A Tribute to Professor Daniel I.C. Wang
A Legend We All Love, Respect and Admire
Chester S. Ho, Ph.D.
Chairman and Founder,
Taipei Angels, Inc.
College of Commerce, National Chengchi University, Taipei, Taiwan
I am deeply saddened by Danny's passing. The world has lost a truly remarkable leader and pioneer in Biochemical Engineering. It is hard for me to contemplate the Biochemical Engineering universe without Danny.
Danny is an academic father and mentor to me. He taught me to be a better biochemical engineer and more importantly, he taught me to be a better person. Danny has tremendous passions for Biochemical Engineering profession, for the community, for his students and colleagues, for his families and friends, and for the countless people who admire and look up to him professionally and personally. He has taught us to love what we do and to do what we love.
I first knew Danny and his remarkable research when I was working on my Master's thesis under the supervision of Professor Larry Erickson at Kansas State University. I quickly realized that the Biochemical Engineering center of universe is at MIT Danny's Lab. And, I wanted to do my Ph.D. study under his supervision. I was admitted to MIT's Chemical Engineering Department shortly after. Danny was very kind to accept me as one of his doctoral students. We had regular meetings. Danny was critical yet constructive, confident yet humble, tough yet caring. He had this exceptional analytical mind that easily cut through complex problems and found probable solutions. I would walk out of his office fully charged and ready for more actions. Those meetings provided me the best learnings in my life.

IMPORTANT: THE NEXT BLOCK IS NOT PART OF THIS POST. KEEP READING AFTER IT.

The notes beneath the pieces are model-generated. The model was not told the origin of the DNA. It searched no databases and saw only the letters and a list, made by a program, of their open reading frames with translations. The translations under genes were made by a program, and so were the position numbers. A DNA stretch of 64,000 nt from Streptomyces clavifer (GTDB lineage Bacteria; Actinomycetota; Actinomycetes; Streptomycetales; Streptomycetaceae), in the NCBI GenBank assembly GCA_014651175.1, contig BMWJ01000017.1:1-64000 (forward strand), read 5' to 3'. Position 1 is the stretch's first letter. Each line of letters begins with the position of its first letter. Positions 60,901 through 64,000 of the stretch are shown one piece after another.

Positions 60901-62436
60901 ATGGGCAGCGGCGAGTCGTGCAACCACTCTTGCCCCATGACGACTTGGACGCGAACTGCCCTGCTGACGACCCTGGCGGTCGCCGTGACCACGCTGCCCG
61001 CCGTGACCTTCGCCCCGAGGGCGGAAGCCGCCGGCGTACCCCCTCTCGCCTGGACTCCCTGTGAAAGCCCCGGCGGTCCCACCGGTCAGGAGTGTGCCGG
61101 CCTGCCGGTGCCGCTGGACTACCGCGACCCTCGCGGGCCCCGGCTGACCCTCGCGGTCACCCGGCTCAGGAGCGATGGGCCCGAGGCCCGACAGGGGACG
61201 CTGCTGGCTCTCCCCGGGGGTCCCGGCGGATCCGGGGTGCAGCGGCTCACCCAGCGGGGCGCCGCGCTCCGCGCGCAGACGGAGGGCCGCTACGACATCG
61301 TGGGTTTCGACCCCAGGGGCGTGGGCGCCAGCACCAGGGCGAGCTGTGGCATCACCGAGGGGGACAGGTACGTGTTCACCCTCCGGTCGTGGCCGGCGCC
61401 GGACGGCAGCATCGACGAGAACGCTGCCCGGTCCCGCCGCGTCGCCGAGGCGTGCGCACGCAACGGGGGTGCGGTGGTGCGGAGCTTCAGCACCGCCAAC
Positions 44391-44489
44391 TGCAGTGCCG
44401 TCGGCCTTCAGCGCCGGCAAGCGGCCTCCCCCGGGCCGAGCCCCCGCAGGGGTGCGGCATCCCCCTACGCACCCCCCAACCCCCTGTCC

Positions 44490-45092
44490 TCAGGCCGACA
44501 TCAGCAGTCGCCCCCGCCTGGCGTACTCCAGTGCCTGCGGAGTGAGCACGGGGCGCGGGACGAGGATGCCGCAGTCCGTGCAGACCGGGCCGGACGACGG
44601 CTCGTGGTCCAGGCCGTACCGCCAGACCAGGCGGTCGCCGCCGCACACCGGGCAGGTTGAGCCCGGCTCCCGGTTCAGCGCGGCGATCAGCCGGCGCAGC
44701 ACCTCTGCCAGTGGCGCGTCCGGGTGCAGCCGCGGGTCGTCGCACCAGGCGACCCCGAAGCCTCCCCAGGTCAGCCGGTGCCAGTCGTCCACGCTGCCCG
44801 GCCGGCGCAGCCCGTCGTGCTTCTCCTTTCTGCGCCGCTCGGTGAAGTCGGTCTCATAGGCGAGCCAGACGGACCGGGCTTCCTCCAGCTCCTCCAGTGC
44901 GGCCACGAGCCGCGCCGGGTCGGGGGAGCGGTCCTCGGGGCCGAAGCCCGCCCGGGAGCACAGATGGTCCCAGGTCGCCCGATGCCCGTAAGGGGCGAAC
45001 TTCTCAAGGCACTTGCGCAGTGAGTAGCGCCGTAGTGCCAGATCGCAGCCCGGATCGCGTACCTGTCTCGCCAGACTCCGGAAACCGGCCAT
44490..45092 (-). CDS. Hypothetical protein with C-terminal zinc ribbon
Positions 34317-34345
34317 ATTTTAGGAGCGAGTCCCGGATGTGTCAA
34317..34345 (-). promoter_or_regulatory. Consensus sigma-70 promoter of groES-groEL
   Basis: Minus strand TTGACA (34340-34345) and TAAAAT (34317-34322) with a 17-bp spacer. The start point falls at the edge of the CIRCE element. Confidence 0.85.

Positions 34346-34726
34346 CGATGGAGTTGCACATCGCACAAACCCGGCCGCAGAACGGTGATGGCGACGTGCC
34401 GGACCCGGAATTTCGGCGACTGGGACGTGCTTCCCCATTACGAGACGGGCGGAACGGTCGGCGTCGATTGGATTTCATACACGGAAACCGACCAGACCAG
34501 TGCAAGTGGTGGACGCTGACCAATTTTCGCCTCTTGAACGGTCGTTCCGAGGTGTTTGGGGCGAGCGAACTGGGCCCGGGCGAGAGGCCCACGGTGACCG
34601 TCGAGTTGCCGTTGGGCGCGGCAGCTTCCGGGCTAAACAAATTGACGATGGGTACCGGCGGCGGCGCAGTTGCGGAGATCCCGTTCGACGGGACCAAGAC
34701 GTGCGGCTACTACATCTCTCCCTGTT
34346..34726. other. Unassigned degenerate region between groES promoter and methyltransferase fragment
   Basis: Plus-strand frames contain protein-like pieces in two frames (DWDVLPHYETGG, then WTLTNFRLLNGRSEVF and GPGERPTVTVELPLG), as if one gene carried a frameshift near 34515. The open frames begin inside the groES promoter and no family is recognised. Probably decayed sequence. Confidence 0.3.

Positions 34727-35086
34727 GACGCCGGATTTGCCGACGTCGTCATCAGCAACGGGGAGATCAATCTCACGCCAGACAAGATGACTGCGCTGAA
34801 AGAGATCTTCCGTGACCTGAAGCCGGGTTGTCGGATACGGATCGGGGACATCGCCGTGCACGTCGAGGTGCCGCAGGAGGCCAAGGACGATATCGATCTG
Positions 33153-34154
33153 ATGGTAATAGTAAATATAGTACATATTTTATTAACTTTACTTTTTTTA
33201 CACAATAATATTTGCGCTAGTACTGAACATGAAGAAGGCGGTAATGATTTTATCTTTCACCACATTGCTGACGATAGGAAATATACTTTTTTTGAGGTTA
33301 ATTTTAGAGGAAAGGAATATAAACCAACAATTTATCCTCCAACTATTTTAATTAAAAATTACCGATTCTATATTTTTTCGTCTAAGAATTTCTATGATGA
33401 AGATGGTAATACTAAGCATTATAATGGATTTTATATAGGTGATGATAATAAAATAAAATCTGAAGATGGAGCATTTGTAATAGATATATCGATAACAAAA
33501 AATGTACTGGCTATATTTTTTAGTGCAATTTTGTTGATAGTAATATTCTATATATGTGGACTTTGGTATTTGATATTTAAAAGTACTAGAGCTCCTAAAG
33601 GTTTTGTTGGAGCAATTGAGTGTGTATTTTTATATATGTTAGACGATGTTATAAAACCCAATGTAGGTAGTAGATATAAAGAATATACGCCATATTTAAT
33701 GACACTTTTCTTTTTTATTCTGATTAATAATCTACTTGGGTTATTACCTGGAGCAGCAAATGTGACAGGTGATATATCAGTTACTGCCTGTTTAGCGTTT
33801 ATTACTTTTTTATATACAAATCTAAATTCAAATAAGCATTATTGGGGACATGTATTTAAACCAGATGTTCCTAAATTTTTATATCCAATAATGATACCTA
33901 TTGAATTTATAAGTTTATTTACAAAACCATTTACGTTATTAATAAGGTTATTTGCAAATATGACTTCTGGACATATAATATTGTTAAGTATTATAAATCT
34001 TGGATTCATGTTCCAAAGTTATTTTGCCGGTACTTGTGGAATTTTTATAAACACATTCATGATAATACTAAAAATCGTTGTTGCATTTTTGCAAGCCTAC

In 1995, at Danny's inspiration, Professors Wen-Teng Wu and I-Ming Chu and I founded the "Biochemical Engineering Society of Taiwan" (BEST). We built a Biochemical Engineering community, so all professors, professionals, and students would have a platform to share research results, ideas and collaborations. It was a great success. A few years later, BEST and other similar societies in Asia had joined hands to form the "Asian Federation of Biotechnology" (AFOB). AFOB has been the driving force behind many successful international conferences, collaborations and joint ventures. For me, it all started from Danny's passion for Biochemical Engineering profession and community.
Danny was recognized by many honors and awards. He was MIT's Institute Professor, the highest honor to a faculty member. Danny was a member of National Academy of Engineering and the American Academy of Arts and Science. He was a member of Academia Sinica in Taiwan. Danny received the MJ Johnson Award, David Perlman Award from ACS and the Food, Pharmaceutical and Bioengineering Award and the Institute Lecture of AIChE among others. He received honorary doctoral degrees from HKUST in Hong Kong: Catholic University, Valparaiso, Chile: and University of New Lisbon, Portugal. He was honorary professors from National University of Singapore, Shanghai JiaoTong University, Zhejiang University, and Beijing Union Medical College. Danny co-authored 5 books, published more than 250 refereed papers, and was awarded 15 patents. I had the distinct honor to co-edit a book with Danny titled "Animal Cell Bioreactors". I learned so much from Danny by working on this book from the beginning to end. He has definitely made an endearing and everlasting impact on many of his students like me.
(DANNY'S ACADEMIC TREE)
Brian Tracy, a famous author and inspirational speaker, said: "The future belongs to the competent. Get good. Get better. Be the best." That's exactly what we all had learned from Danny's mentorship. To paraphrase what Magic Johnson told Larry Bird at his retirement, "There will never, ever, ever be another Larry Bird." I say, "There will never, ever, ever be another Danny Wang." We miss Danny and will work hard to make his legacy proud.
Our condolences and prayers are with Vicky, Keith and other family members.
Danny, we love you, we respect you, and we admire you. Rest In Peace.